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Amnesty report slams human rights abuses by Ferguson police

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The global human rights organization Amnesty International condemns the harsh police response to mostly peaceful protests in Ferguson, Missouri, which erupted after a white police officer killed an unarmed black teenager in August.

Amnesty International issued a report Friday urging an investigation into violations of human rights and other abuses by law enforcement officers during weeks of racially charged protests over the shooting death of Michael Brown by Ferguson police officer Darren Wilson on August 9.

The human rights group said the use of rubber bullets, stun grenades, tear gas and heavy military equipment to quell protests violated international standards.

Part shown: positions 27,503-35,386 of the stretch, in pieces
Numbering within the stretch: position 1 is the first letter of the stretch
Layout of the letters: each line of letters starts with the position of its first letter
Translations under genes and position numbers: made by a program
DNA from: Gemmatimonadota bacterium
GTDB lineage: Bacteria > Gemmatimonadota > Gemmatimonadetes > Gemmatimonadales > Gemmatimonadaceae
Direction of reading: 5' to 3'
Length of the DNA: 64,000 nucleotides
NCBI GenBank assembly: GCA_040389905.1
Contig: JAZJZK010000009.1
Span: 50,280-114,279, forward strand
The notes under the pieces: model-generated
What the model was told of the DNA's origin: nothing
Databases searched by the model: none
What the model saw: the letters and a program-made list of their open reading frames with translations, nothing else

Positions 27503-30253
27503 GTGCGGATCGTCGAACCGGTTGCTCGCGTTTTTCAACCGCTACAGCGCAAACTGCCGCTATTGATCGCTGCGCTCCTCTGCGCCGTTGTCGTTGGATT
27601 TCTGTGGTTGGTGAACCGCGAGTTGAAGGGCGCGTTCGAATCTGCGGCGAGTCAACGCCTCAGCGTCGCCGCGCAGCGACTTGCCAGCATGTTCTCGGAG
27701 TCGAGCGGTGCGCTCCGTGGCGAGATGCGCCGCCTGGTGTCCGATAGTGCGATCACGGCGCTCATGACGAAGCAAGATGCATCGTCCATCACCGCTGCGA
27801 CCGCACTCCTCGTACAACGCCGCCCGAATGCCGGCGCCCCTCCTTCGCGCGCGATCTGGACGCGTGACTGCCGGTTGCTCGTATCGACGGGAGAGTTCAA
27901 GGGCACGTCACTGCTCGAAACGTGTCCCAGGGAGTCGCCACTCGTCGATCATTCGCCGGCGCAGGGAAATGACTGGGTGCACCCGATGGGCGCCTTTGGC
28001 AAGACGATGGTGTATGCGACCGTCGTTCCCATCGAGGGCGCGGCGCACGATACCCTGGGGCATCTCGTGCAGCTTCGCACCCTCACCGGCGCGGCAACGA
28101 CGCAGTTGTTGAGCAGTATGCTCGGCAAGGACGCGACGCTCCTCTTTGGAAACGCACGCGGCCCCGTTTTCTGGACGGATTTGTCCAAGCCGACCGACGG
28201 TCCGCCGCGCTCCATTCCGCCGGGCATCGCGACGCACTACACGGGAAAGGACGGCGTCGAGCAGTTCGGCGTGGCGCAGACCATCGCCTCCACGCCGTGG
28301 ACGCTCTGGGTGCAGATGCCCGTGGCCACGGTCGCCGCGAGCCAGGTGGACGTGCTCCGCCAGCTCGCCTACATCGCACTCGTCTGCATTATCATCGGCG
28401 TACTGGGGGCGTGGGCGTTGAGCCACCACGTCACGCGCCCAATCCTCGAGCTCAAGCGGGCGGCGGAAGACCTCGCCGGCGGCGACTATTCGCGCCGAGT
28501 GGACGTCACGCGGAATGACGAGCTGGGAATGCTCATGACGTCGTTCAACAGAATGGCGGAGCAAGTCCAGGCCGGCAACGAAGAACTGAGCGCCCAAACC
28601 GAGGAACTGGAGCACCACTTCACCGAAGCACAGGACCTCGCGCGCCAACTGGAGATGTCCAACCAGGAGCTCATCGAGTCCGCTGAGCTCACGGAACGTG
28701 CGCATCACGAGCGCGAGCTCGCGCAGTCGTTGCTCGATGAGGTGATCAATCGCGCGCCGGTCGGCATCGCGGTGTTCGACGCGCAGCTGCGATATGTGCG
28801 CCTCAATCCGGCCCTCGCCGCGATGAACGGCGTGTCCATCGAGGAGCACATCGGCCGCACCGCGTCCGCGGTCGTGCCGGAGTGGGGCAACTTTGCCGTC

Heavily-armed police clashed with demonstrators in Ferguson for weeks after Brown was gunned down in the street of a predominately black neighborhood.

The Amnesty report said the ammunition that was shot to disperse the crowds in Ferguson “can result in serious injury and even death.”

Among other measures, the organization urged a number of local and nationwide law enforcement reforms, including restrictions on racial profiling and creation of a national database to keep track of fatal police shootings.

The report also criticizes a Missouri law that allows police to use lethal force against someone even if they pose no imminent threat of harm.

“Lethal force is only to be used to protect life when there is an immediate threat,” said Rachel Ward, director of research at Amnesty International. “The Missouri statute goes far beyond that. It is of grave concern.”

Amnesty observers were deployed to Ferguson from Aug. 14-22 to monitor the situation.

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